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Medical Malpractice Cases: Are Victims Losing Access to Courts?

There are few things more life-shattering than going in for a medical procedure and coming out seriously or permanently injured. When the harm was caused because a physician, nurse or other medical provider did not uphold their duties, the patient’s physical and financial suffering is often compounded by an unshakable sense of injustice.

It is for this reason that the right to pursue a medical malpractice lawsuit exists. The American justice system operates on a principle that those who negligently cause harm to another person should take responsibility for their actions. A court of law is the appropriate place to sort out the facts and law in a particular claim to determine what, if any, obligation the medical provider has to make the patient whole.

Of course, this only works if another basic premise of our justice system is upheld: the idea that everyone – regardless of his or her station in life – has equal access to the courts.

New Hampshire “First Offer” Law

Unfortunately, there has been a strong push to limit victims’ rights in medical malpractice cases. Most recently, New Hampshire adopted an “early offer” law that may prevent victims from taking their claims to court.

The law is branded as an “alternative” to full litigation. Basically, it allows a malpractice victim to request a settlement from a defendant before filing a lawsuit. The settlement amount is meant to cover the victim’s past economic losses and provide a small amount compensation for pain and suffering. The settlement amount does not cover lost future earning capacity. In exchange, the victim gets to avoid the risk and burden of going to trial.

A problem arises, though, when a defendant presents a victim with an unfair offer. In those cases, the victim is penalized for refusing to accept less than his or her case is worth.

Under the law, victims who refuse a defendant’s first offer and instead choose to go to court must put up a financial bond equal to the defendant’s projected legal fees and court costs. Victims who do not secure a verdict that was more than 125 percent of the defendant’s first offer lose their bond. They must pay the defendant’s litigation costs, even though they won their case.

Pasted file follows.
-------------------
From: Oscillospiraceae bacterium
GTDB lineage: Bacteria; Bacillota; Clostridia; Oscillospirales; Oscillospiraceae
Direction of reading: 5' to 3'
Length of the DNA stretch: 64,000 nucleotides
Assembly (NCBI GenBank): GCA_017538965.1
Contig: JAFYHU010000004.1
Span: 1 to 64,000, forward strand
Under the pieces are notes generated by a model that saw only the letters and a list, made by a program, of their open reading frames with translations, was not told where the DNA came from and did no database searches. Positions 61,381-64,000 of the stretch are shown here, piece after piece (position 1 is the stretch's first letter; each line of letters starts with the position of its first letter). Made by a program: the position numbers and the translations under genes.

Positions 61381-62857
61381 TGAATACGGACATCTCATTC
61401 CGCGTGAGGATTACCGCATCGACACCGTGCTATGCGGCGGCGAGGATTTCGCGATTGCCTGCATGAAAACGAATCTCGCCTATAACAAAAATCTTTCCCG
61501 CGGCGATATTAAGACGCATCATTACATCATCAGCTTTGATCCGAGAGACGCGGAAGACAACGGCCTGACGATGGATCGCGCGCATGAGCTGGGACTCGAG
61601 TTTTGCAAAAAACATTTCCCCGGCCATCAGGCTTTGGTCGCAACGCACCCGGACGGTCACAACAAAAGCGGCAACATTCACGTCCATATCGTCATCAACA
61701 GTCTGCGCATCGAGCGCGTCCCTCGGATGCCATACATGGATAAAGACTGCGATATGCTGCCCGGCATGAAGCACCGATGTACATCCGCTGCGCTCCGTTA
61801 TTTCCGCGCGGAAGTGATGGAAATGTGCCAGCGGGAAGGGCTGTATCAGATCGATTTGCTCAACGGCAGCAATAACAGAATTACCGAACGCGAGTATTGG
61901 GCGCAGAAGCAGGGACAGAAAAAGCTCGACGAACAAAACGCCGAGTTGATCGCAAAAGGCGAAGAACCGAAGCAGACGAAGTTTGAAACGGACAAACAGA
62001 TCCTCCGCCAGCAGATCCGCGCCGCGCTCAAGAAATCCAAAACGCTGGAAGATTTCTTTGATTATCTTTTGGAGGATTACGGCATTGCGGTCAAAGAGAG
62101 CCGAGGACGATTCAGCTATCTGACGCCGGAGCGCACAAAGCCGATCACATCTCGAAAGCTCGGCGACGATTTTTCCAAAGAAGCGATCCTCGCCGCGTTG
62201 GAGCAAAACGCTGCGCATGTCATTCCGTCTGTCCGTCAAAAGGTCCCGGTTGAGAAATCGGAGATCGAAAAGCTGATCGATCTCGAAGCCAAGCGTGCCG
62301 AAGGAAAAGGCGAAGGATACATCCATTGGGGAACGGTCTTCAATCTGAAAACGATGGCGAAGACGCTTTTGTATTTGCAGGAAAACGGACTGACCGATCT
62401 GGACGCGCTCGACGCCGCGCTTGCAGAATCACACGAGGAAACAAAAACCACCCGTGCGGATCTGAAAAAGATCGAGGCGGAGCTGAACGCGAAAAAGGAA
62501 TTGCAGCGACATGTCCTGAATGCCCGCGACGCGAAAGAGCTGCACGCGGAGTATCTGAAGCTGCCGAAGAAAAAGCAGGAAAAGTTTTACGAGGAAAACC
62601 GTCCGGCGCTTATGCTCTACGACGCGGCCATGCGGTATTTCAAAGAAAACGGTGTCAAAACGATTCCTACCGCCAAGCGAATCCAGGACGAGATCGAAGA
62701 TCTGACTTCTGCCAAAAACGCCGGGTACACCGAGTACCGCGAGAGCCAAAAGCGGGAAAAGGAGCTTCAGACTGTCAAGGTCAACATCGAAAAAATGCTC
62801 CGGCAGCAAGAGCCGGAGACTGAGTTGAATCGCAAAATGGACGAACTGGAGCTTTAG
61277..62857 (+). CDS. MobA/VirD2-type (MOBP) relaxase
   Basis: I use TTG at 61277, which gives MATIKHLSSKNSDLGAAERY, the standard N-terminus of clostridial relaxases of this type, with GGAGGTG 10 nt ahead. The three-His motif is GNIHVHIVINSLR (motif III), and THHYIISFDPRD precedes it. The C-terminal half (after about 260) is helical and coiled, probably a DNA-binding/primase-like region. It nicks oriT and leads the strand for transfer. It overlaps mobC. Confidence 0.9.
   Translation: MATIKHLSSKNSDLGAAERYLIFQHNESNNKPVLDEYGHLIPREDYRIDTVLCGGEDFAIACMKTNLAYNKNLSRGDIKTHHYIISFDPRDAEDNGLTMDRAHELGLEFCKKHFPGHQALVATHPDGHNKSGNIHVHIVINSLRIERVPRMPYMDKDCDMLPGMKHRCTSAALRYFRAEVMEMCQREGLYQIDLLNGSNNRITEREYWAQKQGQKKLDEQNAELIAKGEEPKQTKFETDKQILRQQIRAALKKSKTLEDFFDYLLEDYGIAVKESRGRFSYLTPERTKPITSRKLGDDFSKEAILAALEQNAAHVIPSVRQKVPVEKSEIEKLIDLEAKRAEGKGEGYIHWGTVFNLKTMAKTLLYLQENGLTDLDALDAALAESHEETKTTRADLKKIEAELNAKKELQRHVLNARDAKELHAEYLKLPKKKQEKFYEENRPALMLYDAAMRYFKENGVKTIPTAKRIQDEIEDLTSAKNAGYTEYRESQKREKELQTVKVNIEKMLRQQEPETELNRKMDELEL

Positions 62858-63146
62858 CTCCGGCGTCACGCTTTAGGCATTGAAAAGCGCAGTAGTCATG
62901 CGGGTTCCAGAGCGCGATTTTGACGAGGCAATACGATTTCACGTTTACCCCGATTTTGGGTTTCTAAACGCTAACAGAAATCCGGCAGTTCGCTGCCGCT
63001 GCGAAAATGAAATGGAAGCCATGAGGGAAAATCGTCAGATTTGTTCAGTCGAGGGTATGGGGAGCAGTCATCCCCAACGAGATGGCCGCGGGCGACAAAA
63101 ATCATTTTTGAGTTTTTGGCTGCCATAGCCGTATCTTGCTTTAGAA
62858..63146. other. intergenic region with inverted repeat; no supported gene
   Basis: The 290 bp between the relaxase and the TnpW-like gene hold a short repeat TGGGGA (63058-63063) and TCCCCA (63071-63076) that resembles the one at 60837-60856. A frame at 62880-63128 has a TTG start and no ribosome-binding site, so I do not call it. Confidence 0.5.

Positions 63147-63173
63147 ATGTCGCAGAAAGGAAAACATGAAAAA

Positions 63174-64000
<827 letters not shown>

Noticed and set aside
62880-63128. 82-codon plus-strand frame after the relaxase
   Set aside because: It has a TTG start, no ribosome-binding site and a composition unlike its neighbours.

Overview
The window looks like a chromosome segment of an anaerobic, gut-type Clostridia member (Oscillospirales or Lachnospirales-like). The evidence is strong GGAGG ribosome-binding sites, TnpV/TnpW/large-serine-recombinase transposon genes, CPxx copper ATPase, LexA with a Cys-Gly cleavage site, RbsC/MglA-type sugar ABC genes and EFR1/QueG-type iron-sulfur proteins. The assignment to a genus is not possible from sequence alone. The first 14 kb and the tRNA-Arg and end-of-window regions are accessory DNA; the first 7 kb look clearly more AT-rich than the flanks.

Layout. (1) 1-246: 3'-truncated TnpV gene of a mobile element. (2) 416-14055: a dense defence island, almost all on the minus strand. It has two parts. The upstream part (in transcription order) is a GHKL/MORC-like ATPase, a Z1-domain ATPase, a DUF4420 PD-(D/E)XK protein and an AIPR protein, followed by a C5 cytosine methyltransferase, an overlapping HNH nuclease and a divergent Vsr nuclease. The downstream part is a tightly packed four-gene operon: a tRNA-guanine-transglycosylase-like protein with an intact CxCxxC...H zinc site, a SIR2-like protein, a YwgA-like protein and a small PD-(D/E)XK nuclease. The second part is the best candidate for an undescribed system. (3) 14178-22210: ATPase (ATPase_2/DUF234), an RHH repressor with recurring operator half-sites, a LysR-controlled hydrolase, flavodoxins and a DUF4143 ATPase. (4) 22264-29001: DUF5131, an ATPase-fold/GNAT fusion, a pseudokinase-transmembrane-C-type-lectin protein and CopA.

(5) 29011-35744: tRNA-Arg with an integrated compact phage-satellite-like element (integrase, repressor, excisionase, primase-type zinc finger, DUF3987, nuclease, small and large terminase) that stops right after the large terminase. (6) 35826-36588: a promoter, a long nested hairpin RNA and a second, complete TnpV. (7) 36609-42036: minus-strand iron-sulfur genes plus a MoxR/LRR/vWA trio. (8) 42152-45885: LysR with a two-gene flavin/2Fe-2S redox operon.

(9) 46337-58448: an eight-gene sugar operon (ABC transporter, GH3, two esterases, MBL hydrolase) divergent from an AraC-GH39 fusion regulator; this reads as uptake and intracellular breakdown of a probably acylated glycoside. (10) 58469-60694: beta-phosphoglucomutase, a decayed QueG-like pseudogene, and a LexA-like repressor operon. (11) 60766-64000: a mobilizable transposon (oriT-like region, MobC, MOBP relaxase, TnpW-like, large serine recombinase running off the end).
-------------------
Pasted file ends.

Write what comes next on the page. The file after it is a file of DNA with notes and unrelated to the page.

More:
Essentially the law asks malpractice victims to make a very unfair choice: either accept a settlement that will not provide full compensation, or risk everything in order to preserve the right to go to trial.

Pursuing New York Medical Malpractice Cases

Although New Hampshire is the first state to pass an “early offer” law, activists throughout the country have been pushing for other states to adopt similar rules. New York lawmakers would be wise to avoid jumping on this bandwagon.

New York medical malpractice law still preserves access to the courts. Both parties are responsible for their own attorney fees, though the prevailing party can generally request to be reimbursed for some costs once the claim is resolved. In addition, most plaintiffs’ attorneys operate on a contingency fee basis, meaning that victims are not required to pay attorney fees unless and until they win their case.

No medical malpractice victim should allow financial fears to dissuade them from protecting their rights. If you or a loved one has been harmed by a medical provider’s errors, talk to a New York medical malpractice attorney who can help you understand your options.

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